| As the decade wore on, it became increasingly evident
that a third stage, extending from the early to late 1990s, had evolved. This stage was marked
by the increased professionalization and expansion of minority
community-based AIDS organizations. The
strongest of the organizations created in the first and second phases
extended their reach among the populations they served, became more
polished in their public relations efforts, and, perhaps most
significantly, became adept at placing political pressure on government
officials at the local, state and federal levels.
organizations that were created in earlier stages began to push for
legislative remedies addressing the challenges of providing education and
care services to the African American community.
The Black Leadership Commission on AIDS, the National Minority AIDS
Council, Balm in Gilead, and Gay Men of African Descent were just a few of
the organizations that came together to lobby members of Congress.
As active participants in the Congressional Black Caucus Health
Brain Trust, representatives from these organizations were also involved
in working with Congressional Black Caucus members to develop an AIDS plan
minority organizations and CBC members believed that AIDS dollars should
follow the course of the epidemic to reduce the incidence of HIV/AIDS and
provide quality services for those already infected.
Representatives from the African American CBOs eventually worked
with the CBC to formulate an initiative designed to circumvent their
funding difficulties by creating a new funding pool dedicated to capacity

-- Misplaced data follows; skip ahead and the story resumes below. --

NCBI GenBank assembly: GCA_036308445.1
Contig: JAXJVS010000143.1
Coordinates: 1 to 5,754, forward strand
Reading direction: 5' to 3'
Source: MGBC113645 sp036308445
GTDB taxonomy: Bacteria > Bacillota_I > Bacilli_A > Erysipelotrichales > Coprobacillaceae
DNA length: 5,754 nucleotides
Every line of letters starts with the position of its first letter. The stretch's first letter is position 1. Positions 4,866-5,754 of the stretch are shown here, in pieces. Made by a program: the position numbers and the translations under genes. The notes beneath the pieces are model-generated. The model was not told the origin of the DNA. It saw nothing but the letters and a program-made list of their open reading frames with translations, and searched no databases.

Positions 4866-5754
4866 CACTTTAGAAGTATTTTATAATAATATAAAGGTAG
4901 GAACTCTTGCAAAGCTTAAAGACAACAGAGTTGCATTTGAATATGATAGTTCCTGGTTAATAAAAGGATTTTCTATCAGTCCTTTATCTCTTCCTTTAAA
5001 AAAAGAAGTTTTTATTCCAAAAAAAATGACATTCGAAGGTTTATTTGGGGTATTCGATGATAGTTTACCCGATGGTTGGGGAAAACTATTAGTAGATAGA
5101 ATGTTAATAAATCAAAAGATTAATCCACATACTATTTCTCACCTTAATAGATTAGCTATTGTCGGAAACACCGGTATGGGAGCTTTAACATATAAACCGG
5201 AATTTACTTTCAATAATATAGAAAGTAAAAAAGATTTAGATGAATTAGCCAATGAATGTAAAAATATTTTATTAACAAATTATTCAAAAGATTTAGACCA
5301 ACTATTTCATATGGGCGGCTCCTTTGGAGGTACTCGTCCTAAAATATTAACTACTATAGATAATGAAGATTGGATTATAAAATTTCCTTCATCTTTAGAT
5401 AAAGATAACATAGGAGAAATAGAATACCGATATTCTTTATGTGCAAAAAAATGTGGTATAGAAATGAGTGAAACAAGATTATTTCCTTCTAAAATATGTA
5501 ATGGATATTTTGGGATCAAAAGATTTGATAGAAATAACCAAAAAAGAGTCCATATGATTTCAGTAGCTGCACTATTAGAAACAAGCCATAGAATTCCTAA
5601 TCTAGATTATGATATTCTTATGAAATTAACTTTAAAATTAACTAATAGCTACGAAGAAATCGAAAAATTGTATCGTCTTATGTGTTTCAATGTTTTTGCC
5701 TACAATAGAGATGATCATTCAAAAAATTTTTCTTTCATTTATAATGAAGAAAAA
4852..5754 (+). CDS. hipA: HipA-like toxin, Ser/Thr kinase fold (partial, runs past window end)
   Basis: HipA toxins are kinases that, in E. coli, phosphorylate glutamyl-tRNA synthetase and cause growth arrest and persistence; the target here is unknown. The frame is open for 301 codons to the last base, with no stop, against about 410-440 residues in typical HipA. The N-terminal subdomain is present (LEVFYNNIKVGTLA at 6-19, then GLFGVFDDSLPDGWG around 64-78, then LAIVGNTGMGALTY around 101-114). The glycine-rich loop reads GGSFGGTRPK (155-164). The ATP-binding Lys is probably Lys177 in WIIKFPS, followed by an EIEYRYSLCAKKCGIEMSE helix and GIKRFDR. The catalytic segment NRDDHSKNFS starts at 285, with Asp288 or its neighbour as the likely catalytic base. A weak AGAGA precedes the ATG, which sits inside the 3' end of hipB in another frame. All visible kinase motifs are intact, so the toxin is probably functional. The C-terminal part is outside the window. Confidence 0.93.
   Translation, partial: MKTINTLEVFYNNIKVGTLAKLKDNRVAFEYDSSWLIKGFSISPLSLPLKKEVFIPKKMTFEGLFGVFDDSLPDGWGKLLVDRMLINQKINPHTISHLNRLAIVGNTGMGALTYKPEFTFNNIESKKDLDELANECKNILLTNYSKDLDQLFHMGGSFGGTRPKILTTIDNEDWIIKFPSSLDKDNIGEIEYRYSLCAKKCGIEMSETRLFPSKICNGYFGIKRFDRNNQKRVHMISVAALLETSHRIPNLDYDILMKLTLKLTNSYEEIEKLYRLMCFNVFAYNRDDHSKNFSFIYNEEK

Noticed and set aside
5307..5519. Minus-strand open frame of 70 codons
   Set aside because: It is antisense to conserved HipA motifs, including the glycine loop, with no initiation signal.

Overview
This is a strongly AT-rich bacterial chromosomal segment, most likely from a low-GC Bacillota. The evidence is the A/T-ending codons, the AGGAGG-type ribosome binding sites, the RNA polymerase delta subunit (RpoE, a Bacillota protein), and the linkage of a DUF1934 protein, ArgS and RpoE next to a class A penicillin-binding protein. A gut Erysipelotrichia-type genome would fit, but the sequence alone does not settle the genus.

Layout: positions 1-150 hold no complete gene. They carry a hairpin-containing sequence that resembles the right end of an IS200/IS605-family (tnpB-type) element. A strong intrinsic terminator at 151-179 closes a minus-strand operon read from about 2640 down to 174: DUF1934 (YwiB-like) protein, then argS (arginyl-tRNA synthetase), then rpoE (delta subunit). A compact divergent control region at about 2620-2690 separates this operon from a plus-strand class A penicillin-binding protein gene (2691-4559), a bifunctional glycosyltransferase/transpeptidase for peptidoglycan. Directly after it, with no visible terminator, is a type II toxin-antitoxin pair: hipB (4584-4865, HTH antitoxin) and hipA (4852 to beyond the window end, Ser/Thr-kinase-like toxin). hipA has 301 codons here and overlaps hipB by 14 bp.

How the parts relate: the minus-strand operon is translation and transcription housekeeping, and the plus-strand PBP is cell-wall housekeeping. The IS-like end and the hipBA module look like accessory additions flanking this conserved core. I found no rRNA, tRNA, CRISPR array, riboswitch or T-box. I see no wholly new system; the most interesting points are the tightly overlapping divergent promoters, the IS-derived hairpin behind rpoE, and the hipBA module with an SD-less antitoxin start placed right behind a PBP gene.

building in minority communities. The
political response of the gay community in the 1980s demonstrated that
government resources were the key to saving lives because they were vital
to supporting and promoting AIDS research, treatment and prevention
measures. Thus, by pursuing
more resources, community activists, AIDS bureaucrats and politicians in
the black community were following a previous mobilization model that
directed critical resources to support and validate the lives of people
with AIDS and HIV infection.
years, Representative Louis Stokes of
, serving as chair of the Congressional Black Caucus Health Brain Trust,
brought together experts, bureaucrats, and constituents from all over the
country to discuss health issues facing the community.
From diabetes to glaucoma and health insurance coverage, his Brain
Trust provided a forum to bring attention to pressing health matters in
need of a legislative remedy. AIDS
activists and professionals from many of the organizations discussed
previously participated in these Brain Trusts and in 1994, the CBC held
it’s first hearing on HIV/AIDS in the African American community.
Since that time, the CBC has dedicated a segment of its bi-annual
Health Brain Trust to the issue. The networking facilitated by the brain
trust helped set the stage for CBC political action on AIDS.
would not be until 1997 that AIDS was placed on the formal legislative
agenda of the CBC. Under the leadership of newly elected Chairwoman Maxine
Waters, the CBC issued a document called “The Agenda” that outlined
the organization’s legislative priorities for the 105th
Congress. Encompassing a host
of issues from drugs to education, computer literacy and employment, The
Agenda listed HIV/AIDS as a legislative priority for the first time in the
organization’s history. While
previous Brain Trusts and a special CBC hearing provided crucial
information and attention to the issue, its inclusion on the formal agenda
meant that HIV/AIDS was now a legislative priority that the organization
could officially pursue as a collective.
AIDS language in “The Agenda” reflected the no-nonsense style of the
new CBC chair. It acknowledged
that many African Americans considered HIV/AIDS to be “taboo” and